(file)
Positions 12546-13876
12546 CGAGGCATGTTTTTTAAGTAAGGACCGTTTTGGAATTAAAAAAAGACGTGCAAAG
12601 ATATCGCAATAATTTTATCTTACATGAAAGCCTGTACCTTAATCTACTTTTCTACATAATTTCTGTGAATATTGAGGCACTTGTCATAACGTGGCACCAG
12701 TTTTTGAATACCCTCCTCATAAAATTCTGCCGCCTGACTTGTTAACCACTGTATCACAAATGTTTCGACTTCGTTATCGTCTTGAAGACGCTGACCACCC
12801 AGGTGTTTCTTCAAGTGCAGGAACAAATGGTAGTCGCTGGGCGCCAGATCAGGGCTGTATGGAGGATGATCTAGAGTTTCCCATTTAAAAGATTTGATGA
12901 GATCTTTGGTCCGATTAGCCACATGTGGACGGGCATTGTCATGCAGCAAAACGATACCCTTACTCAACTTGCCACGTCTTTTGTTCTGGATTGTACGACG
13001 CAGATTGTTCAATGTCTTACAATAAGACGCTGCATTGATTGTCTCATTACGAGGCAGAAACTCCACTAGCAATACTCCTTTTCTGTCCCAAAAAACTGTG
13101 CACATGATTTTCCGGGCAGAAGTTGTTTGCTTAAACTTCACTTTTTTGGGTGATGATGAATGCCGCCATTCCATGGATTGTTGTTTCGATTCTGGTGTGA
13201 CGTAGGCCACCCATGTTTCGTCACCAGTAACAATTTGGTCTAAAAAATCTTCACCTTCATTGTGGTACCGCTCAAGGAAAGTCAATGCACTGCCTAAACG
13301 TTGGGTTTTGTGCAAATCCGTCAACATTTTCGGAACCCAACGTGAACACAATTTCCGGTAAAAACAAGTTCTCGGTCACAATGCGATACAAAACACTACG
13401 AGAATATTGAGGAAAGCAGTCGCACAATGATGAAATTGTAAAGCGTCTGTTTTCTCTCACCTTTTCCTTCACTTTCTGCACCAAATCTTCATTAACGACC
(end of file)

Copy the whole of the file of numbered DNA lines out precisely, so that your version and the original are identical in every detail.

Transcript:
Positions 12546-13876
12546 CGAGGCATGTTTTTTAAGTAAGGACCGTTTTGGAATTAAAAAAAGACGTGCAAAG
12601 ATATCGCAATAATTTTATCTTACATGAAAGCCTGTACCTTAATCTACTTTTCTACATAATTTCTGTGAATATTGAGGCACTTGTCATAACGTGGCACCAG
12701 TTTTTGAATACCCTCCTCATAAAATTCTGCCGCCTGACTTGTTAACCACTGTATCACAAATGTTTCGACTTCGTTATCGTCTTGAAGACGCTGACCACCC
12801 AGGTGTTTCTTCAAGTGCAGGAACAAATGGTAGTCGCTGGGCGCCAGATCAGGGCTGTATGGAGGATGATCTAGAGTTTCCCATTTAAAAGATTTGATGA
12901 GATCTTTGGTCCGATTAGCCACATGTGGACGGGCATTGTCATGCAGCAAAACGATACCCTTACTCAACTTGCCACGTCTTTTGTTCTGGATTGTACGACG
13001 CAGATTGTTCAATGTCTTACAATAAGACGCTGCATTGATTGTCTCATTACGAGGCAGAAACTCCACTAGCAATACTCCTTTTCTGTCCCAAAAAACTGTG
13101 CACATGATTTTCCGGGCAGAAGTTGTTTGCTTAAACTTCACTTTTTTGGGTGATGATGAATGCCGCCATTCCATGGATTGTTGTTTCGATTCTGGTGTGA
13201 CGTAGGCCACCCATGTTTCGTCACCAGTAACAATTTGGTCTAAAAAATCTTCACCTTCATTGTGGTACCGCTCAAGGAAAGTCAATGCACTGCCTAAACG
13301 TTGGGTTTTGTGCAAATCCGTCAACATTTTCGGAACCCAACGTGAACACAATTTCCGGTAAAAACAAGTTCTCGGTCACAATGCGATACAAAACACTACG
13401 AGAATATTGAGGAAAGCAGTCGCACAATGATGAAATTGTAAAGCGTCTGTTTTCTCTCACCTTTTCCTTCACTTTCTGCACCAAATCTTCATTAACGACC